What do eagles do?

So how will Mr. North, DNF, HM, HD, Mom, DM2, and wintering migratory eagles weather the coming storm and bitterly cold weather? Depending on the situation, they can maximize energy gain by foraging in groups, gorging food, and increasing the assimilation of ingested food energy. They can minimize energy loss by reducing activity, seeking protective microclimates, and lowering their nocturnal body temperature. In short, the eagles we watch will keep warm by deploying their special superpower: using the least amount of energy to get the most amount of food.

Group Foraging and Changes in Behavior
January 14, 2021: Eagles at Lock and Dam Seven on Lake Onalaska, Mississippi River

January 14, 2021: Eagles at Lock and Dam Seven on Lake Onalaska, Mississippi River

All bald eagles reduce activity and seek shelter during periods of extreme cold. Non-territorial eagles also forage in groups and roost communally to help conserve energy.

  • When one eagle finds food, every eagle finds food. Non-territorial bald eagles often forage in groups, which lets them find more food with less work than hunting alone. They also steal prey from other eagles, which can be more energy efficient than catching it themselves. Why go fishing when someone else can do it for you?
  • Eat it before someone else gets it! When eagles eat more food than they can digest, they store the excess in their crops for later. Gorging loads calories quickly and reduces the opportunity for food theft.
  • It’s too cold to do anything but perch! Eagles are less active during periods of extreme cold. Inactivity reduces an eagle’s energy consumption and slows its metabolism.
  • Stay out of the wind. Eagles reduce wind exposure and slow energy radiation by sheltering in thick brush, bluff pockets, on the lee side of branches, and in coniferous trees: places where wind won’t wick their body heat away.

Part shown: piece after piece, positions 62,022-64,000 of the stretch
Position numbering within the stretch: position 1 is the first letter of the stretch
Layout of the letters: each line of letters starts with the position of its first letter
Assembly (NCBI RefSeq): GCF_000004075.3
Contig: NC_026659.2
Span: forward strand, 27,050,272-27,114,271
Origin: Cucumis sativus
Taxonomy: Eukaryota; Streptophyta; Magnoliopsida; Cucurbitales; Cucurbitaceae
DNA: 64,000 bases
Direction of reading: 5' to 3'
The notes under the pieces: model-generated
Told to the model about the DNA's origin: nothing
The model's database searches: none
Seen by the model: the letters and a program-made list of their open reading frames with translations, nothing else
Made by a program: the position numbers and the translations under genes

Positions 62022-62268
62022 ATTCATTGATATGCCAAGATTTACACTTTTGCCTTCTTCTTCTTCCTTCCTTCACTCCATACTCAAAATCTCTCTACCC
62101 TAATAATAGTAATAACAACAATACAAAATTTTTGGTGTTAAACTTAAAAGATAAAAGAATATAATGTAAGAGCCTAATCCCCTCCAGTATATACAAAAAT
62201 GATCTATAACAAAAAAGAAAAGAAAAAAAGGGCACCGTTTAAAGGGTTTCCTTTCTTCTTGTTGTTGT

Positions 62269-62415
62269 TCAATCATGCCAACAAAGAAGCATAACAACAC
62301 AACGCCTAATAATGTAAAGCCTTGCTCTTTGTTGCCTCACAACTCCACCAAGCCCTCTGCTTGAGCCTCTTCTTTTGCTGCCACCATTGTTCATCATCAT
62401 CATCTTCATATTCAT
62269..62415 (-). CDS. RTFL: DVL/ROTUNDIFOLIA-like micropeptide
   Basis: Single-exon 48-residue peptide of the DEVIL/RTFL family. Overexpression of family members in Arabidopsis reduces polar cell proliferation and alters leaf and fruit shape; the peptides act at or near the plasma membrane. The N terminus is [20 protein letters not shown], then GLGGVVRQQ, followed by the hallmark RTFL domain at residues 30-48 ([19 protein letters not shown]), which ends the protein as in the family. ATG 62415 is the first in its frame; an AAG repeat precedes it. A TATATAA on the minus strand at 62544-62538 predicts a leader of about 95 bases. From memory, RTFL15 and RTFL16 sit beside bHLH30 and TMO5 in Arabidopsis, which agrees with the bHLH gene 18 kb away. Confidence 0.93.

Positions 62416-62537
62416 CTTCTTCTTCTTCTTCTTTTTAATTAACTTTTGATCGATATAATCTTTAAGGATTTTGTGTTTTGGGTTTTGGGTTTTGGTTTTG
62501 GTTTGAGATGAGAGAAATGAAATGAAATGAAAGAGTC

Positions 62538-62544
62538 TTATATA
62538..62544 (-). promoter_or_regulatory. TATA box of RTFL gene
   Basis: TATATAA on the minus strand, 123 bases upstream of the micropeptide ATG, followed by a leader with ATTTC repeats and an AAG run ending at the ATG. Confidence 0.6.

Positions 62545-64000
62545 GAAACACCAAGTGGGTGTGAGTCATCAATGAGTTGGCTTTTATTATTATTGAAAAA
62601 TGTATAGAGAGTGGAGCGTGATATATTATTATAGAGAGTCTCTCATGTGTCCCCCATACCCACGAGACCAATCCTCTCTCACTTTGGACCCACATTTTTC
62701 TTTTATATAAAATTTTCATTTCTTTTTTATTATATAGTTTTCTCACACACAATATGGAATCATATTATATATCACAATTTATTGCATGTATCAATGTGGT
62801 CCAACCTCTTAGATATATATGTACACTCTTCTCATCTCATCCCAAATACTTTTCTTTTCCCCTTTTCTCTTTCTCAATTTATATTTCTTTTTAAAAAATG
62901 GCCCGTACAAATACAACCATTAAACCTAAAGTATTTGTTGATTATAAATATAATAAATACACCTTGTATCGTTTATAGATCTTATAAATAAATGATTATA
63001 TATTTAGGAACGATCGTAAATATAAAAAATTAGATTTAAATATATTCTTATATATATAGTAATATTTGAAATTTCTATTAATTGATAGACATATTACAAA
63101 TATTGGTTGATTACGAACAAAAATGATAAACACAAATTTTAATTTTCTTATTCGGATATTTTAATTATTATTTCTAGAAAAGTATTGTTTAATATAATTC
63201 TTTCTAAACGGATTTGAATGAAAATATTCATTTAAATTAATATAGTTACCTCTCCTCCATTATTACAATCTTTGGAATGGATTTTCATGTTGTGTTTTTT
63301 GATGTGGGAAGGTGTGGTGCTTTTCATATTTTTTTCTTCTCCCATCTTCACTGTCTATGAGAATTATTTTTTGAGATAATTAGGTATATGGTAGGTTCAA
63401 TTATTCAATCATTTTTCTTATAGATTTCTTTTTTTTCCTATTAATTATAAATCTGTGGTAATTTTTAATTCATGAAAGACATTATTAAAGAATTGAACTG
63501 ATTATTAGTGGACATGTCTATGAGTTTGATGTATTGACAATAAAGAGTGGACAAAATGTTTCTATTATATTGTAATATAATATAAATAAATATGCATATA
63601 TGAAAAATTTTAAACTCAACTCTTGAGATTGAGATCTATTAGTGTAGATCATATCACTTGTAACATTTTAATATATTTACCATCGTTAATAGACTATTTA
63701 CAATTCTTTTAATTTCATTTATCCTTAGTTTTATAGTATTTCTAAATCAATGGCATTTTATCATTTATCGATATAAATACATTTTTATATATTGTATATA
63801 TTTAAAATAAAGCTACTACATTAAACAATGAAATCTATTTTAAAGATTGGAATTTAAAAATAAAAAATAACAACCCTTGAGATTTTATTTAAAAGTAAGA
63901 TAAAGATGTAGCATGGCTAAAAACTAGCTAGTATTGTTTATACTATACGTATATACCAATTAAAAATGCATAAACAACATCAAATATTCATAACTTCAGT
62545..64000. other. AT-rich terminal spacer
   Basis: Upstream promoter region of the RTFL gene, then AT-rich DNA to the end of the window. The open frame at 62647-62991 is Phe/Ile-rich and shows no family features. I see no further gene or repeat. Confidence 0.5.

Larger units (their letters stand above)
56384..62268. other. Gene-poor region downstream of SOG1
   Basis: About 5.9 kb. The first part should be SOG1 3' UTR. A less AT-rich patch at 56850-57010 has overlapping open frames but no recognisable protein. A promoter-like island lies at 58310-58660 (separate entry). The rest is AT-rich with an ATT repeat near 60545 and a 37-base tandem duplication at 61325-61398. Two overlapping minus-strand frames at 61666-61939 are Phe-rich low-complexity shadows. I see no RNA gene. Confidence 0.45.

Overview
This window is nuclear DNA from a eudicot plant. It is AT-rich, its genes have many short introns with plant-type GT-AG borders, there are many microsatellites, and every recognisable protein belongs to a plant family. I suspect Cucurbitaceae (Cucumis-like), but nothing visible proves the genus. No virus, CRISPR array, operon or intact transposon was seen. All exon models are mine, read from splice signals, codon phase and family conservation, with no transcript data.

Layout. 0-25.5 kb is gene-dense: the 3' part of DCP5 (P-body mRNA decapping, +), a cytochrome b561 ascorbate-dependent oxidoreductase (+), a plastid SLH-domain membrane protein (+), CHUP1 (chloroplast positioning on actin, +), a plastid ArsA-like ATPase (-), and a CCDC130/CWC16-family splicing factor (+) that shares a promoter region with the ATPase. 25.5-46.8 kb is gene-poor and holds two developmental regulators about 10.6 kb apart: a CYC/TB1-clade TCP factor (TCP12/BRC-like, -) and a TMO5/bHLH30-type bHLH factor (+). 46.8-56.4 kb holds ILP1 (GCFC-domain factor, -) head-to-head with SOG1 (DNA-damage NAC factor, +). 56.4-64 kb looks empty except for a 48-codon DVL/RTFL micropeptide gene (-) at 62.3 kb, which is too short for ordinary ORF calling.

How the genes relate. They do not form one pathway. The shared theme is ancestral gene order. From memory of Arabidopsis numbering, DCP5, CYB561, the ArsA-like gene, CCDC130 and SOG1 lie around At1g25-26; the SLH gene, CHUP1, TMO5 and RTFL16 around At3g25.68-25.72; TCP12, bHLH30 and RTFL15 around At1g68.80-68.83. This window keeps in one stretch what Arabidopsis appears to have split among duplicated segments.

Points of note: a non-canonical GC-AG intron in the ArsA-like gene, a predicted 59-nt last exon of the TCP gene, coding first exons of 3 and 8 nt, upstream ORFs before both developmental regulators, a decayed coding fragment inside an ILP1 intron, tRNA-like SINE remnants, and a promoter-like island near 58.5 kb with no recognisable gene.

Physical Adaptations

December 20, 2022: Stay warm, everyone! HM shows off her stylish winter jacket, fluffed up against the cold.

December 20, 2022: Stay warm, everyone! HM’s stylish winter jacket is fluffed up against the cold.

Physical adaptations help eagles stay warm and incubate their eggs in subzero temperatures.

  • An eagle’s 7,000 feathers keep it warm and dry. Stiff exterior vane feathers zip together over fluffy down feathers: an overcoat that sheds water and keeps heat from escaping. Down feathers trap layers of air next to an eagle’s body, where it warms quickly. An eagle can change how much air is trapped by moving its feathers to create more or less air space.
  • A bald eagle controls its core body temperature with counter-current heat exchange. Warm arterial blood flowing from an eagle’s core into its feet passes cool venous blood flowing back. This warms the blood flowing into its core and cools the blood flowing into its feet. The cooler blood is warm enough to prevent frostbite and reduces the temperature gradient between its insides and its outsides, which prevents excessive heat loss through its feet.
  • An eagle’s leg muscles are tucked up under its feathers, near the warm center of its body. It has very few soft tissues in its long legs and feet, which are wrapped in thick, scaly skin that protects them from the cold. If its feet do get cold, it will tuck them beneath its feathers.